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Bloomberg: Fukushima a global disaster with huge environmental consequences… like all nuclear catastrophes — UC Berkeley Nuclear Expert: There’s ‘clear and obvious’ consequences from radiation release… citizens should be prepared… ‘cold truth’ is accidents will always occur
Published: April 9th, 2014 at 12:10 pm ET
Bloomberg, Apr. 4, 2014: World Needs to Get Ready for the Next Nuclear Plant Accident– Three major atomic accidents in 35 years are forcing the world’s nuclear industry to stop imagining it can prevent more catastrophes and to focus instead on how to contain them. [...] scientists warn the next nuclear accident is waiting to happen [...] the causes of the three events followed no pattern, and the inability to immediately contain them escalated the episodes into global disasters with huge economic, environmental and political consequences. [...] according to the last Soviet leader Mikhail Gorbachev it was a factor in bringing about the collapse of the Soviet Union [...]
Joonhong Ahn, professor at the Department of Nuclear Engineering of University of California, Berkeley: “The cold truth is that, no matter what you do on the technological improvements side, accidents will occur — somewhere, someplace.” [...] The consequences of radiation release, contamination and evacuation of people is “clear and obvious” [...] That means governments and citizens should be prepared, not just nuclear utilities [...] The problem with an engineering solution [is] those defense systems can also fail [...] “This is an endless cycle. Whatever is your technology, however it is developed, we always have residual risk.” When the next nuclear accident occurs the world needs to have better knowledge of how to limit the spread of radiation and do the clean-up, including removing radiation [...] We also need more understanding of the impact of low-dose radiation on organisms [...] “This is about recovery from an accident, not preventing an accident [...] It’s completely different. And I think this concept is very necessary for the future of nuclear utilization.”
Gregory Jaczko, ex-chairman of the U.S. Nuclear Regulatory Commission: “We have this accident and people will say, you know, it was caused by this and that [...] But the next accident is going to be something different. Nobody can tell you where or when or what exactly it is going to be [...] Once you have an accident, a low-probability and high consequence event, you can no longer call it a low probability event [...] It is an event that’s happened and you cannot ignore the consequences simply because it was never supposed to happen. The consequences are real. Probabilities are always hypothetical.” [...] The cost of cleaning up Fukushima may be more than the total cost of building all the world’s nuclear plants to date [...] “If we look at this technology and we challenge ourselves to make technology that meets this standard then we’ll see that there are ways to do it [...] But if there aren’t ways to do it — economically viable ways to do it [...] this is perhaps then not a technology that we want to rely on well into the future.”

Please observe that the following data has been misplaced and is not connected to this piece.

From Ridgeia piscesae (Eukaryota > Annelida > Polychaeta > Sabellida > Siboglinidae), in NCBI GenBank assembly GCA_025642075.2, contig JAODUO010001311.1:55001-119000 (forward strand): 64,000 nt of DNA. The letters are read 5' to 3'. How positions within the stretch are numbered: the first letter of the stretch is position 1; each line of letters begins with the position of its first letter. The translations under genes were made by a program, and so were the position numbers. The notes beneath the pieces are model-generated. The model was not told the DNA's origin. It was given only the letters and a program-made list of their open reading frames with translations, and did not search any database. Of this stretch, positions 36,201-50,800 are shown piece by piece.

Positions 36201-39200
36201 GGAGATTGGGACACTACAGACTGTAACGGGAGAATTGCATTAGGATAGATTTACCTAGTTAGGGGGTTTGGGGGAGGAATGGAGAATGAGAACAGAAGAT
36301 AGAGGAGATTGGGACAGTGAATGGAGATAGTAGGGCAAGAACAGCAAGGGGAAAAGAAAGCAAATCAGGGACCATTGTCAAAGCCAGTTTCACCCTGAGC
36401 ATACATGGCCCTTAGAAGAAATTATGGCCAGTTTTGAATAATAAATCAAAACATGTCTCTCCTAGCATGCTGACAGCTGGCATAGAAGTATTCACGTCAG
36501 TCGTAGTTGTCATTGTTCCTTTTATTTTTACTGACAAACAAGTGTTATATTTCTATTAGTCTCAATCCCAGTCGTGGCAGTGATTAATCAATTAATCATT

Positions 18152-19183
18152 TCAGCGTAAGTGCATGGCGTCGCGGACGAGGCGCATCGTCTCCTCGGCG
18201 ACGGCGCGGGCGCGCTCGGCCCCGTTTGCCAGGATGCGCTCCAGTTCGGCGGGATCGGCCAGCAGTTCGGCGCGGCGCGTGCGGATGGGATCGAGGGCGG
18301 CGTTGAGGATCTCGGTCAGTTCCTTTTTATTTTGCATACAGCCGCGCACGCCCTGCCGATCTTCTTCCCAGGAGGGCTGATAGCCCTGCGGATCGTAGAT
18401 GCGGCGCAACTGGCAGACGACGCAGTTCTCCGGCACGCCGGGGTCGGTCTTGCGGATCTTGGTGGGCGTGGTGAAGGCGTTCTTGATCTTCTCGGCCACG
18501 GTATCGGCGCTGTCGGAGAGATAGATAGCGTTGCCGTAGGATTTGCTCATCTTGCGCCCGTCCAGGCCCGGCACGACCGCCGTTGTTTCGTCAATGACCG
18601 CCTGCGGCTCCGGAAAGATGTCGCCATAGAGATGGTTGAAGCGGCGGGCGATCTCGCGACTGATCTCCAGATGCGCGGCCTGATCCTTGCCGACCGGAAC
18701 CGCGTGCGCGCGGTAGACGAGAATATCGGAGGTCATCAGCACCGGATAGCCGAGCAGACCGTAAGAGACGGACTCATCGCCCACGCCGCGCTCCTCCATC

Published: April 9th, 2014 at 12:10 pm ET
- Officials: Nuclear release from container(s) indicated at #WIPP site — “We never, ever thought this kind of an event would occur” — “Absolute seriousness of this can’t be overstated” — Resident: “I feel like they’re not telling us everything” (VIDEO) February 25, 2014
- TV: US Senators want federal agents near WIPP to check if safe; “A lot more people could have been hurt a lot worse” — Public “skeptical whole truth about environmental risks shared” — Report: “It will shut WIPP down for a year or more, and now everyone is talking about maybe WIPP is no good” (VIDEO) March 27, 2014
- ‘Developing Story’ at Los Alamos: “No timetable for any release of details concerning what the substance actually was” — Even newspaper got automated 911 call — Businesses on DP Road still waiting for all-clear — Advised to shelter in place March 15, 2012
- ‘Historical Weirdness’: Expert says US gov’t has failed public by not testing Pacific for radiation — A ‘very obvious’ need since Fukushima is leaking into ocean — They told me “it’s salty” and that’s not our thing (VIDEO) January 25, 2014
- ‘New tests show elevated radiation’ near U.S. nuclear site — ‘More airborne radiation detected’ around WIPP — Gov’t issues press release on ‘radiological event’ (MAP)February 24, 2014
TV: “Far more serious than Feds letting on” at US nuclear site — Many workers in much worse shape than reported — Week-long nosebleeds, intense headaches, shaking, burning lungs, vomiting — Worker: Now I’m worrying… after two weeks I feel worse, not better (VIDEO) #Hanford